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» The Ornery American Forum » General Comments » Jihad over Danish Cartoons v.2 (Page 1)

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Author Topic: Jihad over Danish Cartoons v.2
Ben
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After all the hubbub over the cartoons of Muhammed and the Arab response (seems they're still pissed even now), I thought I'd look around for a better look at these cartoons (Interestingly, about half the cartoons in question seem to me quite neutral in their presentation of Mohammed, not negative against Islam or the man, and a few others were more in the vein of situational humor.) and see if there were any other images and found a website showing historical examples and even examples from one of the Middle East countries making such a fuss.

Mohammed Image Archives
Of course given the response, the archives now include the infamous cartoons and subsequent images produced as a result. (Warning: some of the more current images in response are offensive though they are displayed below, and have a warning message before you reach this point)

So this is really nothing new, the difference being that media brought out these images quickly and correspondingly the response as well.

In my search, I also found that there seems to be a lot of effort being put into trying to censor, fire, or otherwise shut down people supporting the cartoons or speaking out against Islam, largely under the guise of such people and opinions being bigoted. Aside from the obvious cases where Arab countries were on the Danish gov't's case about the 12 Mohammed cartoons, one example here in America....

LA Radio vs CAIR

...where someone making a joke, about LA traffic and the Mecca pilgrimage needing traffic helicopters too given the crowds, was assailed by the CAIR as bigoted. Intrigued (used to live in LA), I followed up and found that CAIR was involved in getting other people fired for speaking out against Islam, etc. Also despite a statement that said CAIR wasn't sponsored by terrorist organizations, I have found enough online to raise questions, so I'm wondering if you orneryites can kick in some more info on this apparent jihad against people who don't fall in line with supporting Islam. This is fairly important to me since freedom of speech is a key freedom in America and I dislike seeing such knocks against it here or elsewhere.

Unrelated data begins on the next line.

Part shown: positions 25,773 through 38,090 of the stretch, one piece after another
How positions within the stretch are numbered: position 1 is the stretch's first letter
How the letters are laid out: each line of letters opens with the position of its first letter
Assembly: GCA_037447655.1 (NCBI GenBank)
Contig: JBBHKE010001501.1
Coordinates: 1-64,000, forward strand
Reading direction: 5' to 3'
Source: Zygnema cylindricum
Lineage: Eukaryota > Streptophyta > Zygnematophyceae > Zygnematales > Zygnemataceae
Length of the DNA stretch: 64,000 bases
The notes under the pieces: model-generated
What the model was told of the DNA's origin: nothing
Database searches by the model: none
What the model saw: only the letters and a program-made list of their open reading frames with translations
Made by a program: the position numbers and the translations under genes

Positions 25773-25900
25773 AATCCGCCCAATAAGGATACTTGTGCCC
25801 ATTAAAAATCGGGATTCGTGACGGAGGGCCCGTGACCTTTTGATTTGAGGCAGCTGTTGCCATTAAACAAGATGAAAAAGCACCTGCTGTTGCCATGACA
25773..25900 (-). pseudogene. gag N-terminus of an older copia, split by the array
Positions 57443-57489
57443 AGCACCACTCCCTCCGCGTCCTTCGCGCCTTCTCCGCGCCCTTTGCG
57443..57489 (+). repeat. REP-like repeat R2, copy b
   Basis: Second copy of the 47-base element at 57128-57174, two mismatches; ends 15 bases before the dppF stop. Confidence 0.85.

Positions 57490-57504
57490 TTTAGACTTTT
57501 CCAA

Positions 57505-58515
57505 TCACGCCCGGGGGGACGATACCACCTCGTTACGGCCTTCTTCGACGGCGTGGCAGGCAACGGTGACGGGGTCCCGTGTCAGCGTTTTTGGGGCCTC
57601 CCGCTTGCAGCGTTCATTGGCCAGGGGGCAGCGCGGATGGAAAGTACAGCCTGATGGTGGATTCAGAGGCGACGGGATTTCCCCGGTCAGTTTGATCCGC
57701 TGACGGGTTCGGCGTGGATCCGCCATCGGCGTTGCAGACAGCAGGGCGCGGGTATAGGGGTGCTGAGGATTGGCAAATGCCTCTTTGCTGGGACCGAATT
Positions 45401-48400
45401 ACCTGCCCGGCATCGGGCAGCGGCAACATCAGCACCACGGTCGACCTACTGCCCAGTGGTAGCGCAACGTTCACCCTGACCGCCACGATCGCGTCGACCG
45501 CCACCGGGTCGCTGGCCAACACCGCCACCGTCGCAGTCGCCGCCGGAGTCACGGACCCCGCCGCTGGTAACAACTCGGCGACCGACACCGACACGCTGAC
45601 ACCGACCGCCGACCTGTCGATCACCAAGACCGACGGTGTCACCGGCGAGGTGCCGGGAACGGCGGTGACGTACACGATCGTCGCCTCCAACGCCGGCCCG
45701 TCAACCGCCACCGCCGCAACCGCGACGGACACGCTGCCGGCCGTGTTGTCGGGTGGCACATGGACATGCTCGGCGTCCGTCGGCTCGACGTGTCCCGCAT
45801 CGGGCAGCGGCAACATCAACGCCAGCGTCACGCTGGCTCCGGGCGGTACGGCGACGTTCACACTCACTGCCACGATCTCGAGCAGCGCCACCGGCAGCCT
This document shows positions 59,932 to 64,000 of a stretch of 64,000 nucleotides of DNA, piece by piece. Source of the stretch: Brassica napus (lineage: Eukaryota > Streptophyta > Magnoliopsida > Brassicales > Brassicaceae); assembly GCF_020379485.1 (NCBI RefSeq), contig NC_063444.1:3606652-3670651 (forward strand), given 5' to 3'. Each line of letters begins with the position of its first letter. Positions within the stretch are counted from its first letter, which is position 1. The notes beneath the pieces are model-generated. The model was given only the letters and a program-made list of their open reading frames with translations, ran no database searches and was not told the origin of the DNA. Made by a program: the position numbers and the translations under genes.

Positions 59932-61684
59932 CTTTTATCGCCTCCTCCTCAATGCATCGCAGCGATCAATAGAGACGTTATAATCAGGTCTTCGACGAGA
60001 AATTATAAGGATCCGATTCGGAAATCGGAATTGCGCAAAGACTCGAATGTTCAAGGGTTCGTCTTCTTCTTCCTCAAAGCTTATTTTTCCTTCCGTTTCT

As a personal aside, I find it ridiculous that such nations say that religion should be respected when it comes to Islam being portrayed by such political cartoons, but in their own countries in media controlled by the government, Christianity and Judaism in general are negatively portrayed as bloody and warlike.

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Eric
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What's fanned the flames recently were a French and a German publication re-printing the offending cartoons this week. The editor of the French publication (France Soir) was fired over it, and the paper quickly issued a groveling apology.

Islam is a political/military movement disguised as a religion. They don't like scrutiny.

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Everard
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"Islam is a political/military movement disguised as a religion."

THats an interesting statement...

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Eric
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And one intended to provoke discussion. [Wink]
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Everard
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I'm not going to bite [Smile] I'll just continue looking at you oddly.
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The Drake
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Your employer isn't abridging your freedom of speech if he fires you for something you said on the job using his broadcast equipment.

Making a joke about people getting crushed in the Hajj is like kidding around about people getting drowned while stuck in traffic in New Orleans. It's pretty offensive, and I can see why there was a problem.

Note from the article:

quote:
Handel said he would apologize to the group but imposed three conditions: The group must condemn all acts of terror; agree that Israel is a sovereign nation and has a right to defend its borders; and that CAIR has no ties to terror organizations or individuals.
Interesting response, and it is quite inconsistent with the radio personality's claim that they were just making fun of the pilgrims like anybody else.

Publicly asking for an apology or complaining that something is offensive is also free speech.

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Eric
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quote:
Publicly asking for an apology or complaining that something is offensive is also free speech.
Agreed. However, threatening murder and kidnappings is not.
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kelcimer